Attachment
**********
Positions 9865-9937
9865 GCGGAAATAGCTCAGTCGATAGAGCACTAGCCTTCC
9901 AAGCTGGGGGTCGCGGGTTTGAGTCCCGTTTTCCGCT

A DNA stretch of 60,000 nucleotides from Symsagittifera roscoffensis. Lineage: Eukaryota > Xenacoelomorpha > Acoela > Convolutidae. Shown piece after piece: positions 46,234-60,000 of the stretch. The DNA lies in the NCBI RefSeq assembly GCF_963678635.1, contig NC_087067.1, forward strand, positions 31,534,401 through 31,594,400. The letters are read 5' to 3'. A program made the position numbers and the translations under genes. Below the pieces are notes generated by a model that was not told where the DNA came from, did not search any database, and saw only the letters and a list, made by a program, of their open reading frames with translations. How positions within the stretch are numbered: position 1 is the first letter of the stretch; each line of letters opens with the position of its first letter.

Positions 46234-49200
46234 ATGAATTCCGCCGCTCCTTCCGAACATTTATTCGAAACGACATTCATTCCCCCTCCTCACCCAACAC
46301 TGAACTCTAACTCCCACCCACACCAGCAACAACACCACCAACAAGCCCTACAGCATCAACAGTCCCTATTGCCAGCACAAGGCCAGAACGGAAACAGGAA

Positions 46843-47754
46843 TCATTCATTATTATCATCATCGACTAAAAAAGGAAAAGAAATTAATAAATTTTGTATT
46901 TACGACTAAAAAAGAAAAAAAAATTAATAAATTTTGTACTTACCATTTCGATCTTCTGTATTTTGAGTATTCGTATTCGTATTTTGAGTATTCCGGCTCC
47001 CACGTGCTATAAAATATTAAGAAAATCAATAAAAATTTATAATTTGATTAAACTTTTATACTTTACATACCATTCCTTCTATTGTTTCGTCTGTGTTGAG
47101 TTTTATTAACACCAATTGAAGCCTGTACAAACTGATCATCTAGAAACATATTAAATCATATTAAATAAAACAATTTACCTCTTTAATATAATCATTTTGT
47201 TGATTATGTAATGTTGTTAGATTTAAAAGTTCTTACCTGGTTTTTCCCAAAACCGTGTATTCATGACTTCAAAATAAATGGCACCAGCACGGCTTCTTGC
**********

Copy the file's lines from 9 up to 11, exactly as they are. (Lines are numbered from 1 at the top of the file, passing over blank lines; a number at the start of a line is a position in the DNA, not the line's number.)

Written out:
46843 TCATTCATTATTATCATCATCGACTAAAAAAGGAAAAGAAATTAATAAATTTTGTATT
46901 TACGACTAAAAAAGAAAAAAAAATTAATAAATTTTGTACTTACCATTTCGATCTTCTGTATTTTGAGTATTCGTATTCGTATTTTGAGTATTCCGGCTCC
47001 CACGTGCTATAAAATATTAAGAAAATCAATAAAAATTTATAATTTGATTAAACTTTTATACTTTACATACCATTCCTTCTATTGTTTCGTCTGTGTTGAG